Planned training tower could help lower insurance rates, fire chief says
Published 12:00 am Friday, September 29, 2000
City officials plan to build a training tower, taking a step toward what the fire chief says might lower Vicksburg’s fire rating one level and moving property owners closer to lower insurance premiums.
The four-story concrete building will be a tool to train Vicksburg firefighters. “Each floor is a different level of training,” Chief Kevin Westbrook said.
The city has had a fire rating of 5 since 1965. Some insurance companies use the numbers as factors in setting premiums.
Email newsletter signup
Westbrook said he hopes the tower will help the city reach a 4. The rating scale runs from 1 to 10, with one being the best.
The fire rating classification is one of many factors used in determining individual property insurance rates. Vicksburg has been in an aggressive posture, buying virtually all-new equipment and building or expanding stations over the past seven years.
The tower, which Westbrook said he hopes will be completed in the next two to three months will be built next to Station No. 9 in Kings.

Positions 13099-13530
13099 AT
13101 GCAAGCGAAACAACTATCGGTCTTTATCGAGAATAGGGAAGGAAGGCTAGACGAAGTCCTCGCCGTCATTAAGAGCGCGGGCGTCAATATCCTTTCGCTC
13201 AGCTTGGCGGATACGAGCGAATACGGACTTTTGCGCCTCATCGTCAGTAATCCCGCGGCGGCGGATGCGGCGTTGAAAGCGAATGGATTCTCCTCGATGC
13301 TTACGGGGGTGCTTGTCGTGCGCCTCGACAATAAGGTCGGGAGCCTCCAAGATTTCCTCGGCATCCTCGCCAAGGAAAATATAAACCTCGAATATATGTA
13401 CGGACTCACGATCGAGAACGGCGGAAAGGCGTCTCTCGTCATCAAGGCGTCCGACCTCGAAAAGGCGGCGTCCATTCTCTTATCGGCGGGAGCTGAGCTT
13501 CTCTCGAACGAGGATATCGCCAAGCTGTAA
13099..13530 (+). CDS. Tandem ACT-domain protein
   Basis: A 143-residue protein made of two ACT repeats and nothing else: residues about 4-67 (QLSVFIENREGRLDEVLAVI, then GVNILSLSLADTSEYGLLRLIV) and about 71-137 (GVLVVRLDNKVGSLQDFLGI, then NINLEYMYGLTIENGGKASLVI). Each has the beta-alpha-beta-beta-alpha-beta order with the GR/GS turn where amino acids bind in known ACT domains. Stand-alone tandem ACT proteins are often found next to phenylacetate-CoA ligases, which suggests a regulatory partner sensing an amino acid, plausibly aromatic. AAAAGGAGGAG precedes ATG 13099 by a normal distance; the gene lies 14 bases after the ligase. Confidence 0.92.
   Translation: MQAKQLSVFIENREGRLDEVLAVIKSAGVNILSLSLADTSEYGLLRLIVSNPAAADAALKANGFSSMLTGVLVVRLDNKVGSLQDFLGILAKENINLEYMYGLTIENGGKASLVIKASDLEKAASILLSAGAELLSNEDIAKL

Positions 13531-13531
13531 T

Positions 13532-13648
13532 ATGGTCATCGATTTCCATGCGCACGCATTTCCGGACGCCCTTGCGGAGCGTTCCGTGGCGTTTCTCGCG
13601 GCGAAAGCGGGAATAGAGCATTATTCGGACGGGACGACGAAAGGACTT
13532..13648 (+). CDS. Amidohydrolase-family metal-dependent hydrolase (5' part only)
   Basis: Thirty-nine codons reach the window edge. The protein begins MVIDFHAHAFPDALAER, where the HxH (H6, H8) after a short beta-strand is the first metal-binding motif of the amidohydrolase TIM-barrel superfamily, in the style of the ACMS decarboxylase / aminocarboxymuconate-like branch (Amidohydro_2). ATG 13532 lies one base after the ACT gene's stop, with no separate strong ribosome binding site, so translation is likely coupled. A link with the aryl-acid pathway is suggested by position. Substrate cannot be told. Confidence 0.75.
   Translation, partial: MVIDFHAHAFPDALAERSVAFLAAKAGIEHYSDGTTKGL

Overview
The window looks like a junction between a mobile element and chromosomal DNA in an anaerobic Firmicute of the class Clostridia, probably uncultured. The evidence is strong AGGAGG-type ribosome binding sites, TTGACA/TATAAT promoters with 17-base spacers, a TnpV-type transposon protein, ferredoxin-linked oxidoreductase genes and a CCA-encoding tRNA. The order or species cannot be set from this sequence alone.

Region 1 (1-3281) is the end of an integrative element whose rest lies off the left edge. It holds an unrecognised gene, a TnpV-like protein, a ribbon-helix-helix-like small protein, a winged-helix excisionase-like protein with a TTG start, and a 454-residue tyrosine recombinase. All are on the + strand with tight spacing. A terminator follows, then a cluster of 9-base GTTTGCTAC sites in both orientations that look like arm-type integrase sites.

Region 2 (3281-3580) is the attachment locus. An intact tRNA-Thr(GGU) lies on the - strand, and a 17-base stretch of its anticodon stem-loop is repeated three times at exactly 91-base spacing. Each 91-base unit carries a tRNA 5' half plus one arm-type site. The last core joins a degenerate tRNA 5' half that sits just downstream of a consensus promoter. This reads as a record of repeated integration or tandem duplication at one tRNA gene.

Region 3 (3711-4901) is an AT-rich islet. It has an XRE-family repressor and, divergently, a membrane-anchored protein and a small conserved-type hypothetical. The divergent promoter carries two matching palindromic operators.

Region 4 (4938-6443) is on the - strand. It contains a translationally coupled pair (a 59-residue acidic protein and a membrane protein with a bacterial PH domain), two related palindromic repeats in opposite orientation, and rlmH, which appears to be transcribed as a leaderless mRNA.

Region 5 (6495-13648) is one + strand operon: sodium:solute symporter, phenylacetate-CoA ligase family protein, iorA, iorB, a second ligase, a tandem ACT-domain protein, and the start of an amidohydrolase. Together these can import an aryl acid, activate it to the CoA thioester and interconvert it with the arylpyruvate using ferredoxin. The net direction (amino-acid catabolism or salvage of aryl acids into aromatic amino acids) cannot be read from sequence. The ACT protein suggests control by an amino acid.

Training uses for the building will include dragging hoses, rappelling off the building and climbing ladders.
“This will allow us to train people before they go to the State Fire Academy,” he said.
The tower is a step the city must take before the Mississippi State Rating Bureau will consider changing the city’s rating.
One step the city already took, is the completion of Memorial Firehouse Station No. 2 on Indiana Ave., the city’s seventh firehouse. The state had long suggested a station in the eastern part of the city to serve areas annexed in 1990.
“We took that step and now we need to take this one,” Westbrook said.
The city has already taken some of the steps needed to lower the rating, including, adding more firefighters, maintaining records on hose tests and annual service tests on all pumpers. The department now has 117 firefighters.
Westbrook said the 4 rating would lower insurance for industry and not residential customers, but would still benefit the city.
“We would need to get to a 3 rating for residentials to see a drop in their insurance,” he said. “Attracting industry here will bring families and that will help the economy, so really it helps everyone.”
Westbrook said the blueprints for the tower are being drawn up now and the project could be brought in for $20,000.
“I really feel that once we do this we can get the lower rating,” he said.